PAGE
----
Two thumbs up for the flaming rocks, mudslides and billowing black clouds. But the new volcano disaster flick “Dante’s Peak” has the hero and the bad guy backward.
That is the mixed review Lewis-Clark State College geology professors Scott Linnemann and Bill Heins give the movie, which was filmed in Wallace and opened Friday.
Volcanologist Harry Dalton, played by Pierce Brosnan, arrives in the town of Dante’s Peak just as the long-dormant volcano begins to rumble.
Dalton, along with town mayor Rachel Wando, played by Linda Hamilton, call an emergency city council meeting. Dalton urges city officials to put the town on alert.
The politicians balk, fearing bad publicity. Dalton’s boss tells him he is out of line. After all, the U.S. Geologic Survey has blown these kinds of situations in the past.
That is based on real life, the professors said.
In 1980, there were rumblings at Mammoth Lakes, Calif. All the seismic activity there was likely a result of magma moving around, said Linneman, who studies volcanoes.
He worked on his dissertation at the Cascade Volcano Observatory, the same Geologic Survey office referred to in the movie. That is where he met one of the volcanology advisers for “Dante’s Peak,” Norm McLeod.
Their expertise is apparent in the flick, Linneman said. NASA really did build a robot to climb into a crater. It looks like a spider and the movie version is called “spider legs.”
NASA’s robot was named “Dante,” they said, and was used to climb into a crater in the Antarctic.
When the geologists expressed their fear of eruption at Mammoth Lakes it scared off the tourists and devastated the community’s economy, Heins said. But the volcano never blew. Enraged locals began threatening the geologists.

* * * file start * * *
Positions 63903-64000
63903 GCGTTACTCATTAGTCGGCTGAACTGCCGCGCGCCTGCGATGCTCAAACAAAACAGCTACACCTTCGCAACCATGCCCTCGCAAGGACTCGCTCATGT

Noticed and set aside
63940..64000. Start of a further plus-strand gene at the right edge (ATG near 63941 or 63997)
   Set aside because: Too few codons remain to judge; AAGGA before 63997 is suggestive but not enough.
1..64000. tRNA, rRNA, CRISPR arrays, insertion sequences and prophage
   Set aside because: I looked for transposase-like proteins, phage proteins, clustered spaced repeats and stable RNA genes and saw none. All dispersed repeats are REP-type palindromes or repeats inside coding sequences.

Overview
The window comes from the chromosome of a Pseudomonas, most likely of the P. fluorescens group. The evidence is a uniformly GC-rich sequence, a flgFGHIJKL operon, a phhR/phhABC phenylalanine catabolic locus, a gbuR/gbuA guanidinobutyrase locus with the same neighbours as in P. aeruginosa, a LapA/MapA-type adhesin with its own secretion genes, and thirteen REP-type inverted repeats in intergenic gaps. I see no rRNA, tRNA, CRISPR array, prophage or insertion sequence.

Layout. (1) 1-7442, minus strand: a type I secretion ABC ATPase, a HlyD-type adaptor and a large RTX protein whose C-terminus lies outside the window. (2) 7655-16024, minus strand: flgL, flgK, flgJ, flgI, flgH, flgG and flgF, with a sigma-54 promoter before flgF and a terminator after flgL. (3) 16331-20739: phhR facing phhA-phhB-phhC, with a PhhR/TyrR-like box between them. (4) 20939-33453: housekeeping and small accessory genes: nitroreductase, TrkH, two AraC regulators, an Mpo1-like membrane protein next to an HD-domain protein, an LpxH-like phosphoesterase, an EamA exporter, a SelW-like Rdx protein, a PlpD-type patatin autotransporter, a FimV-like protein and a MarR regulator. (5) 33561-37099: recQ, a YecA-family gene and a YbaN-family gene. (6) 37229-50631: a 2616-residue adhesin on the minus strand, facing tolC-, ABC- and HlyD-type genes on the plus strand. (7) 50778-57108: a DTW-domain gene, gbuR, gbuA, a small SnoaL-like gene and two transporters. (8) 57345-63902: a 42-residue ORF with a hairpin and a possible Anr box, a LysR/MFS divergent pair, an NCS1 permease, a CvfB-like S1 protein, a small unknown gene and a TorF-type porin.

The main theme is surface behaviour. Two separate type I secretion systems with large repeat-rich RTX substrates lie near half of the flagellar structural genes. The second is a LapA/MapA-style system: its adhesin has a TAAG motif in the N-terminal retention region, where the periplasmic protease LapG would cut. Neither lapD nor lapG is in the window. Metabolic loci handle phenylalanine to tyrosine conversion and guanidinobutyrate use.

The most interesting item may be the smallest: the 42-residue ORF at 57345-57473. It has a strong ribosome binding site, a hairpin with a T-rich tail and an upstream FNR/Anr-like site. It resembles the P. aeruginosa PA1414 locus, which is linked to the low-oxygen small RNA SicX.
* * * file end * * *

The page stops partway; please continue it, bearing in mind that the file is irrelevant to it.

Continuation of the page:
The agency has since changed its policy to be careful about scaring the public unless there is a real danger.
Dalton probably would have lost his job for calling on the city council so quickly, Heins said. Dalton’s boss recommends monitoring the mountain for a week before alerting the public.
With today’s equipment that would be a responsible approach, the professors said. Scientists are able to predict with a good degree of accuracy when a mountain is ready to rock ‘n’ roll.
But thanks to Hollywood, Dalton is exonerated for following his gut, Heins said. And his boss dies, a just fate for someone who pooh-poohed the panic.
Dante’s Peak is modeled after Mount St. Helens. The volcanic activity is realistic, they said, until it begins to spew Hawaiian-style magma.
Perhaps the most realistic visual effect is the superheated pyroclastic clouds, they said. Two backpackers who boil in the hot springs in the movie, in reality wouldn’t know what hit them.
When magma hits water it does not boil; it explodes. And what about the acid lake that melts the metal boat of the fleeing hero and his companions?
There are acidic lakes associated with volcanoes, but it would take a while for them to become toxic enough to melt a boat. If the lake was that acidic, the family would have breathed it in, killing them long before they reached shore.
As part of the movie’s comic relief, one geologist exhibits an overzealous caffeine craving.
“The coffee guy, he’s dead on,” Heins said.
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